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Violent rebellion not the solution

India and Pakistan are at each other’s throats in global forums over Jammu and Kashmir where the death toll of civilians is rising but both mysteriously and sadly even the pious speeches delivered by Delhi’s and Islamabad’s representatives at the UN Human Rights Council in Geneva haven’t halted the escalating violence in a region that US President Bill Clinton once called the most dangerous place on earth.
But within India, even as the central and J&K governments have given security forces the go-ahead to brutally suppress the Azadi movement, Mahatma Gandhi’s grandson has advised Kashmir’s independence seekers to resort to a totally non-violent Gandhian movement for freedom to shame the Indian State and prick the conscience of the whole world. Another prominent Indian thinker wants the Indian government to implement Article 370 in J&K to demonstrate that its intentions are honorable and fulfill its constitutional obligation not to treat the border province as another Indian state. Rajmohan Gandhi, considered by many as India’s conscience, has urged Kashmiri protesters to stop throwing stones at the men in uniform and look for alternatives to embarrass the rest of India into caring and intervening.
Gandhi wrote in the Indian Express newspaper: “If India is serious about its prestige in the world, about being a major global player and about getting a permanent Security Council seat, then it will have to summon the will to find an agreement with genuine representatives of the people of Kashmir. If Kashmiris are serious about wanting a decent future for their children, they will have to think of fresh methods, free of radicalism and free of violence, for protesting excesses and demanding Azaadi. And they will need to forge a united leadership.
Mentioning Kashmir, Palestine and Tibet in the same breath, Gandhi underlined that the story of violent rebellion against overwhelming might is not encouraging. “It usually fails, it invites greater repression, and rebels and their families end up as the worst sufferers. This is what happened in India in 1857. It is what happened throughout Africa in the 20th century. In all cases, the power of the dominant state was strengthened and consolidated by unwise rebellion. Contemporary Palestine offers confirmation of this history. So does Kashmir over the last several decades. What is the way out for spirited Kashmiris (or Tibetans and Palestinians)? Do not infuriate the Indian people (or the Chinese people, or the Israelis). Shame and embarrass them, instead.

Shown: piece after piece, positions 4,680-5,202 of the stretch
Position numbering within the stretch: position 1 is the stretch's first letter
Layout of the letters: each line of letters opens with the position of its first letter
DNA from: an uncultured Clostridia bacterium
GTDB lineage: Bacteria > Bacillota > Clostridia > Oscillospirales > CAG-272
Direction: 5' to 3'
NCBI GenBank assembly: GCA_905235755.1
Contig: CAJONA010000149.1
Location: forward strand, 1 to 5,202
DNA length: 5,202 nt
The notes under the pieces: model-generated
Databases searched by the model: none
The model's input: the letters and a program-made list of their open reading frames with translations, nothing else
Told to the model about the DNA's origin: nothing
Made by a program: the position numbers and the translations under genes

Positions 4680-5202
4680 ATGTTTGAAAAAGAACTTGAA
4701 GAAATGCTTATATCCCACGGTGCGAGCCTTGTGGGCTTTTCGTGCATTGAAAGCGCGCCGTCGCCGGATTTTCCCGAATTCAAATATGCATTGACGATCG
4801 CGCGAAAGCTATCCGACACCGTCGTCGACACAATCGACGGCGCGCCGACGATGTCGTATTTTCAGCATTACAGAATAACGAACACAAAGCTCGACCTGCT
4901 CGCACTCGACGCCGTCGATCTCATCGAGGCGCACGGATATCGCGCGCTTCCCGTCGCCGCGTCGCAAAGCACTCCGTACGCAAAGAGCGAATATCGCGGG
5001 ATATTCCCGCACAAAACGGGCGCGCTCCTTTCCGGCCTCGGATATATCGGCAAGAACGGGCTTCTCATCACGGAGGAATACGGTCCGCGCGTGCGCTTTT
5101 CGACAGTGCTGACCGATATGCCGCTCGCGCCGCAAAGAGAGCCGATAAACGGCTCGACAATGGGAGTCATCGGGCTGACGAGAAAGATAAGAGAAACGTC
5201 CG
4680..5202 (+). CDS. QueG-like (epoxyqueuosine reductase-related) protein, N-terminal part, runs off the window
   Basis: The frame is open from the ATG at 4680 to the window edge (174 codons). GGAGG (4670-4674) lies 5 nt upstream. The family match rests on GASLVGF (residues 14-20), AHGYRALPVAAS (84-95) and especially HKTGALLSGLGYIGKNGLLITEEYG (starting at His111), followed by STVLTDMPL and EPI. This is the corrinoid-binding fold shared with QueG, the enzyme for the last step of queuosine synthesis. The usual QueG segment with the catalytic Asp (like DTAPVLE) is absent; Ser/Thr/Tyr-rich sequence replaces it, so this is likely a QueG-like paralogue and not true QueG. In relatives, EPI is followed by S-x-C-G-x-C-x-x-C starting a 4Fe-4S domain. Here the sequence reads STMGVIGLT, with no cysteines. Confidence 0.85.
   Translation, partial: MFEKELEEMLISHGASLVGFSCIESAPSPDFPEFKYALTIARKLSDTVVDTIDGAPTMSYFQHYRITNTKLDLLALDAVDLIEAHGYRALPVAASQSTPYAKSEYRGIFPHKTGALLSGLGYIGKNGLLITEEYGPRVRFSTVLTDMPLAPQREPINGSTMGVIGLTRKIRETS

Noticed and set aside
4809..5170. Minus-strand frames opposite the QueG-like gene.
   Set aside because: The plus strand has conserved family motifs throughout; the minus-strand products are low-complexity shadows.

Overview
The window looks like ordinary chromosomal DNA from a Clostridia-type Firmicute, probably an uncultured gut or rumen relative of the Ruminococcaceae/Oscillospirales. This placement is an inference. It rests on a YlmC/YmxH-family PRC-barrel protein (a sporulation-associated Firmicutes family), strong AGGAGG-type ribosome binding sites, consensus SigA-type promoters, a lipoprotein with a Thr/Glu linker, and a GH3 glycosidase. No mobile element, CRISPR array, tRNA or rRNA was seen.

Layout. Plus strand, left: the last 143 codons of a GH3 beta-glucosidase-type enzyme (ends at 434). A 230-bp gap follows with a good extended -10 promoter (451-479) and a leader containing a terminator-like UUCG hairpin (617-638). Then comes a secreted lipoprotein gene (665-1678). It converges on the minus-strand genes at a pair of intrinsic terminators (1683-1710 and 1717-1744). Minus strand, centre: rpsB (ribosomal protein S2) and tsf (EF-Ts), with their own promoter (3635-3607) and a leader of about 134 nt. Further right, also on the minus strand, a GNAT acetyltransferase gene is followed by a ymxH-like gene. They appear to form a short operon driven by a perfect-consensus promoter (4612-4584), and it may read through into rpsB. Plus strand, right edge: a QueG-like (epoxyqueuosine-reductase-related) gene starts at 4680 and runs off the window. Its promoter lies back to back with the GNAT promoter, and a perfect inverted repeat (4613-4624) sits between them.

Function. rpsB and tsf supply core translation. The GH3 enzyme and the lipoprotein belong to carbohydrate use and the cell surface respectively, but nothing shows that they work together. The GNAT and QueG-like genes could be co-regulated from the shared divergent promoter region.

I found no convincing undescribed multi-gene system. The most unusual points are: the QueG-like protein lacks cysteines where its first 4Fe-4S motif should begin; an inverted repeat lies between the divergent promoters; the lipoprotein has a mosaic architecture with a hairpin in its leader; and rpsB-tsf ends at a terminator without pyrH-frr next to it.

“Influence world opinion, as well as Indian (or Chinese or Israeli) opinion, by adopting unexpected and non-violent methods of showing rejection of uninvited rule. And thereby save precious Kashmiri, Tibetan and Palestinian lives, and restore a semblance of normal life for old, sick, and very young Kashmiris (and Tibetans and Palestinians). To eschew violence is no betrayal of your dream. No rejection is stronger than the one harbored behind a calm face. No arms are stronger than those — empty of gun, grenade or stone — that swing freely, with faith in the ultimate triumph of a pure goal. Is there a will for such a resistance in Kashmir?”
Kanti Bajpai, a world class strategic affairs specialist who has taught at Oxford University, believes that Kashmiris are angry because New Delhi and non-Kashmiris have not kept their word. Kashmir acceded to India and then negotiated a deal which guaranteed considerable autonomy. The deal is enshrined in Article 370 of the Constitution which laid down that Kashmir would have considerable autonomy, with the central government looking after only three areas — defense, foreign affairs and communications. The steady dilution of Article 370 has caused Kashmiris to conclude that the central government is dishonest and no one outside Kashmir cares very much. And when a party like the BJP that talks of abolishing Article 370 altogether is in power, Kashmiris feel even more resentful.
The solution, according to Bajpai, is J&K doesn’t lie in riot control but in the immediate implementation of Article 370. Prime Minister Narendra Modi and other top leaders keep saying that they are willing to accept any solution within the framework of the Constitution. As Article 370 is part and parcel of the Constitution, it must be applied without any delay to win back the trust Kashmiris had reposed in India at the time of accession.